Beating Baylor: The Blueprint For WVU

Jerome Miron-USA TODAY Sports

The Baylor Bears are an offensive juggernaut averaging nearly 70 points per game and over 30 points per FIRST QUARTER. Can they be beaten? WVU faces a tall task on Saturday night, but I took a closer look with WVU radio's Jed Drenning to see if there are any chinks in the armor.

When the Mountaineers head to Waco on Saturday night, they'll do so as the deepest blue and gold underdog in a decade. in 2003 they headed down to Miami favored to lose by 27.5. The line against the Baylor Bears is 28.5. As we all remember, the Mountaineers nearly shocked the world against the Canes. Can they do it again versus the Bears?

As some of you know, I do some work for WVU radio sideline reporter Jed Drenning at his site TheSignalCaller.com. It's a fun gig because I get to pick the brain of a guy who's played quarterback and knows the Xs and Os of the game as well as anyone. It gives me an opportunity to get beyond "hey, WVU needs to not turn it over if they want to win" and understand the specifics of both what Baylor does and how WVU can stop it. We ran the full Blueprint to "Beat Baylor" post over at the site - it's got my complete thoughts and all of Jed's insights. I encourage you to give it a look, but here's a quick taste of what Jed and I see coming in Waco.

The Best Defense Is A Good Offense:

Baylor's prolific offense is getting all the attention, but it's what WVU does when it has the ball that could be their best weapon.

Traditional thinking would tell you that WVU needs to establish the run and grind out long drives. That would be great and all, but to paraphrase Rick Pitino, "Jeff Braun isn’t walking through that door." The WVU offensive line has been sub par in getting the kind of push required to consistently run block, so while a potent ground attack would be great, hoping for one wouldn’t be terribly realistic.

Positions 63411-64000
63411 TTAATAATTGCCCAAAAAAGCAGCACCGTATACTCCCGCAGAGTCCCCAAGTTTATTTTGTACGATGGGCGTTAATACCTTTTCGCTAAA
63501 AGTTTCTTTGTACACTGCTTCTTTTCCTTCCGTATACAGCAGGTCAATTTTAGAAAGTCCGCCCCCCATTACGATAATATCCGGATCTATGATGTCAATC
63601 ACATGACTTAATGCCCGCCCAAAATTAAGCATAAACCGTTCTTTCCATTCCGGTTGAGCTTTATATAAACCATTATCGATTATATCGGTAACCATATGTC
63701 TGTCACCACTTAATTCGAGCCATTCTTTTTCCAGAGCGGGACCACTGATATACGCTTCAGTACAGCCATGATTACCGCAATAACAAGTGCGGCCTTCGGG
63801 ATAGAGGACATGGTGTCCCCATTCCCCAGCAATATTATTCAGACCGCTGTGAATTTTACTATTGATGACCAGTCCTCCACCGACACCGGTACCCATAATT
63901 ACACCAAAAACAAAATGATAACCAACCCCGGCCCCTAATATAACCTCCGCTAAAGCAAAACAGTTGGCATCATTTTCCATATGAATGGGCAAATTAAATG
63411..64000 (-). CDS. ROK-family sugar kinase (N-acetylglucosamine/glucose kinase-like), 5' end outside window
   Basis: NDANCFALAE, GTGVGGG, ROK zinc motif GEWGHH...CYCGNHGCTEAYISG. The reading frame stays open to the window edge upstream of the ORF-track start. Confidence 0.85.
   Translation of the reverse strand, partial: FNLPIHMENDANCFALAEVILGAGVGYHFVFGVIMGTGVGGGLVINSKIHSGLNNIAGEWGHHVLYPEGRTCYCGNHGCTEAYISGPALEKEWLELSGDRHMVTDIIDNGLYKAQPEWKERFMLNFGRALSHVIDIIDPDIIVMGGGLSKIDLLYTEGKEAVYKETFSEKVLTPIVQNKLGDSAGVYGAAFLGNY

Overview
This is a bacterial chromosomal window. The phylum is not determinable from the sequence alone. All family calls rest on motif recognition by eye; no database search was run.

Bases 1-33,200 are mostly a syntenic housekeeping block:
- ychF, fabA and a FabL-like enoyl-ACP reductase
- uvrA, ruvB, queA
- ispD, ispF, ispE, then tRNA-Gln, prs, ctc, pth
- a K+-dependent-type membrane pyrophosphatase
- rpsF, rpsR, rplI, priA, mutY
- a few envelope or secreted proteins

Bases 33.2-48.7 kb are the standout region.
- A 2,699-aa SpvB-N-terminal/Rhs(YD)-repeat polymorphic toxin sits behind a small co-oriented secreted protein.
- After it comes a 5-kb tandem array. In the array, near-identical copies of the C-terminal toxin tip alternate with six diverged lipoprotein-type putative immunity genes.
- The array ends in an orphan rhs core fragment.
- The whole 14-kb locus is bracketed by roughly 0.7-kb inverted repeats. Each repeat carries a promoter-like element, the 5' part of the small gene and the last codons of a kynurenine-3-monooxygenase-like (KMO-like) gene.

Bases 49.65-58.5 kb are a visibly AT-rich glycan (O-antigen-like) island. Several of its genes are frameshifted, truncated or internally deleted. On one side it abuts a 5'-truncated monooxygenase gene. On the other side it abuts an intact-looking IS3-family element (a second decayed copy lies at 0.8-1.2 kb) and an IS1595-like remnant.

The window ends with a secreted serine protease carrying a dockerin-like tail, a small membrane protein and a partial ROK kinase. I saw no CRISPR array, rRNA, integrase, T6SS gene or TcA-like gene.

Fortunately for WVU the passing attack of Dana Holgorsen employs a variety of quick throws and screens that are really just glorified run plays. From the "hot potato" toss to a swing screen that Charles Sims turned into such a big gain last week, short high percentage throws can keep the chains moving while also getting WVU’s playmakers out in space away from the trenches. Clint Trickett needs to be accurate and WVU WRs and RBs need to make catches – even the small ones that seem of little consequence. The WVU offense hasn’t shown much of a propensity for big scoring plays, so every little 3 yard catch will matter. 3rd and 3 looks a lot different than 3rd and 6.

Tackle. Hard.

Baylor players haven't been tackled much this year and they certainly haven't seen anything like this WVU unit they'll line up against.

When they do tackle, Karl Joseph and company need to get their money’s worth. What’s been striking about watching this 2013 defense is the force they manage to put into hits. Even when they were supposedly getting torched by Maryland, Deon Long and Stefon Diggs paid dearly for their yardage with both leaving the game for injury at some point. Baylor has put up a collection of gaudy numbers against teams that are physically outmatched. It would be interesting to see how they respond to being physically challenged with a few hard sticks. Alligator arms can be a terrible thing.

Don't Get Combo'd

You just can't let any high-octane offense run downhill against you - Baylor is no exception.

Ask any boxer and they’ll tell you the most damaging thing isn’t getting hit by one big punch – it’s getting hit by a combination of punches. They have a cumulative effect, and the series of shots can do exponentially more damage that one hit ever could. You’re hit once and then twice and then three times and oh, look where did that nice man counting to 10 about 5 miles above me come from?

In many ways, fast offenses like Baylor and Oregon work the same way. It’s not the first score that gets you – it’s the fourth one. When the Bears inevitably score, WVU will need to hang tough. They don’t have to answer every score with one of their own (at least not immediately) but they can’t go 3 and out and hand the ball back to a lathered up Bears O or even worse turn it over.